An Image-based Approach to Understanding the Physics of MR Artifacts

Published Online:https://doi.org/10.1148/rg.313105115

Principles of physics that underlie propagation of common MR imaging artifacts are explained through a review of clinical images to help readers recognize artifacts, understand their origins, and identify the best methods for reducing them.

As clinical magnetic resonance (MR) imaging becomes more versatile and more complex, it is increasingly difficult to develop and maintain a thorough understanding of the physical principles that govern the changing technology. This is particularly true for practicing radiologists, whose primary obligation is to interpret clinical images and not necessarily to understand complex equations describing the underlying physics. Nevertheless, the physics of MR imaging plays an important role in clinical practice because it determines image quality, and suboptimal image quality may hinder accurate diagnosis. This article provides an image-based explanation of the physics underlying common MR imaging artifacts, offering simple solutions for remedying each type of artifact. Solutions that have emerged from recent technologic advances with which radiologists may not yet be familiar are described in detail. Types of artifacts discussed include those resulting from voluntary and involuntary patient motion, magnetic susceptibility, magnetic field inhomogeneities, gradient nonlinearity, standing waves, aliasing, chemical shift, and signal truncation. With an improved awareness and understanding of these artifacts, radiologists will be better able to modify MR imaging protocols so as to optimize clinical image quality, allowing greater confidence in diagnosis.

© RSNA, 2011

References

  • 1 Golfieri R, Cherryman GR, Olliff JF, Husband JE. Comparative evaluation of computerized tomography/magnetic resonance (1.5 T) in the detection of brain metastasis [in Italian]. Radiol Med 1991;82(1–2):27–34. MedlineGoogle Scholar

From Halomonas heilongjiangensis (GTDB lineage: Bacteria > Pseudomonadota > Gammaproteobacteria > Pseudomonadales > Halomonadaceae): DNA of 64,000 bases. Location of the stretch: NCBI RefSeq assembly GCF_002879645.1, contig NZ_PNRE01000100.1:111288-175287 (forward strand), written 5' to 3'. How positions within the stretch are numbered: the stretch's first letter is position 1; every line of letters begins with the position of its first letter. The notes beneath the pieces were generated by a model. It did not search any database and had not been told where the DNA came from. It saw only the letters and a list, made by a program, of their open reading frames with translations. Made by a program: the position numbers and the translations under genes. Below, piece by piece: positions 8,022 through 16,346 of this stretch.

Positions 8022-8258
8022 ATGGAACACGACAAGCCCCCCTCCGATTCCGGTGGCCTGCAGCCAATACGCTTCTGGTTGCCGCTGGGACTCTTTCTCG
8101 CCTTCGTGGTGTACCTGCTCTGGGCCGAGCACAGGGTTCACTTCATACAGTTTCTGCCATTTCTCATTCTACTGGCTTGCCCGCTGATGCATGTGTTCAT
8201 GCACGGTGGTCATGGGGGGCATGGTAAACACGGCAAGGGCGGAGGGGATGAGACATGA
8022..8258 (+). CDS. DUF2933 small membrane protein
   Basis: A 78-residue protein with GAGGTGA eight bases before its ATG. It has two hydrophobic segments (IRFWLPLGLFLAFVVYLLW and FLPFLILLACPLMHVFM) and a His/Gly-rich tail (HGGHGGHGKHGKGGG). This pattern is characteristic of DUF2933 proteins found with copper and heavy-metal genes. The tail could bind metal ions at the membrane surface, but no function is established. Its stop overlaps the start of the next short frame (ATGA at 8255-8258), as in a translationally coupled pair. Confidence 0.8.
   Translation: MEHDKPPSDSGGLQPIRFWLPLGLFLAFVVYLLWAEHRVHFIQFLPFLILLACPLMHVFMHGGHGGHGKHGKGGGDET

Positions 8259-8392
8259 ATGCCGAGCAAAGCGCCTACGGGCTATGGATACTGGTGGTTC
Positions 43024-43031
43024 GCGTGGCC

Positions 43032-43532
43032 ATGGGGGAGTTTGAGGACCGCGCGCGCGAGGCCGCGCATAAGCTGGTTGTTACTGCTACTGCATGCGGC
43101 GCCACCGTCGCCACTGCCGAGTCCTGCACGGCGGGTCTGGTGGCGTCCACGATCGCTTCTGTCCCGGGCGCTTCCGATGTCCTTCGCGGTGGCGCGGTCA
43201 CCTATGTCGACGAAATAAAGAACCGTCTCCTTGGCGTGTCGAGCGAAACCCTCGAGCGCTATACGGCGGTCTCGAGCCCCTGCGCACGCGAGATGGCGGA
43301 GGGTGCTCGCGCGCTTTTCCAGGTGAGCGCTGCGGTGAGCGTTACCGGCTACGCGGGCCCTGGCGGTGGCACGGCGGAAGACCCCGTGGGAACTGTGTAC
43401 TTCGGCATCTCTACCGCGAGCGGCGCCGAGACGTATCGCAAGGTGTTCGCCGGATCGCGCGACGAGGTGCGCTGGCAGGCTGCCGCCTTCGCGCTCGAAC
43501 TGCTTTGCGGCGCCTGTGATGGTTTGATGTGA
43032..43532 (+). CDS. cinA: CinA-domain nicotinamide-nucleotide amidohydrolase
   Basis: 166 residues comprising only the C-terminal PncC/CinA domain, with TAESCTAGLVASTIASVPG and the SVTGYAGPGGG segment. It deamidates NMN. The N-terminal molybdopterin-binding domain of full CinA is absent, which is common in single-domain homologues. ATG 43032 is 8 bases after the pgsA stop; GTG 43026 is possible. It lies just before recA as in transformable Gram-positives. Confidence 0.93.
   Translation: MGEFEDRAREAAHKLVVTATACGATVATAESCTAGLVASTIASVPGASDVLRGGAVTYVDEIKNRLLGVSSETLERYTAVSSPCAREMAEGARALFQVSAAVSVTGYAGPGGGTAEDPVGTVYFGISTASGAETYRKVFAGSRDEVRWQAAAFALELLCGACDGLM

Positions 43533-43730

• 2 Rosenberg ZS, Cheung Y, Jahss MH, Noto AM, Norman A, Leeds NE. Rupture of posterior tibial tendon: CT and MR imaging with surgical correlation. Radiology 1988;169(1):229–235. LinkGoogle Scholar
  • 3 Brazzelli M, Sandercock PA, Chappell FMet al.. Magnetic resonance imaging versus computed tomography for detection of acute vascular lesions in patients presenting with stroke symptoms. Cochrane Database Syst Rev 2009 (4):CD007424. MedlineGoogle Scholar
  • 4 Friedman AC, Seidmon EJ, Radecki PD, Lev-Toaff A, Caroline DF. Relative merits of MRI, transrectal endosonography and CT in diagnosis and staging of carcinoma of prostate. Urology 1988;31(6):530–537. Crossref, MedlineGoogle Scholar
  • 5 Sheldon JJ, Siddharthan R, Tobias J, Sheremata WA, Soila K, Viamonte M. MR imaging of multiple sclerosis: comparison with clinical and CT examinations in 74 patients. AJR Am J Roentgenol 1985;145(5):957–964. Crossref, MedlineGoogle Scholar
  • 6 Gloviczki ML, Glockner J, Gomez SIet al.. Comparison of 1.5 and 3 T BOLD MR to study oxygenation of kidney cortex and medulla in human renovascular disease. Invest Radiol 2009;44(9):566–571. Crossref, MedlineGoogle Scholar
  • 7 Lucht RE, Delorme S, Hei Jet al.. Classification of signal-time curves obtained by dynamic magnetic resonance mammography: statistical comparison of quantitative methods. Invest Radiol 2005;40(7):442–447. Crossref, MedlineGoogle Scholar
  • 8 Eiber M, Beer AJ, Holzapfel Ket al.. Preliminary results for characterization of pelvic lymph nodes in patients with prostate cancer by diffusion-weighted MR-imaging. Invest Radiol 2010;45(1):15–23. Crossref, MedlineGoogle Scholar
  • 9 Voth M, Haneder S, Huck K, Gutfleisch A, Schönberg SO, Michaely HJ. Peripheral magnetic resonance angiography with continuous table movement in combination with high spatial and temporal resolution time-resolved MRA with a total single dose (0.1 mmol/kg) of gadobutrol at 3.0 T. Invest Radiol 2009;44(9):627–633. Crossref, MedlineGoogle Scholar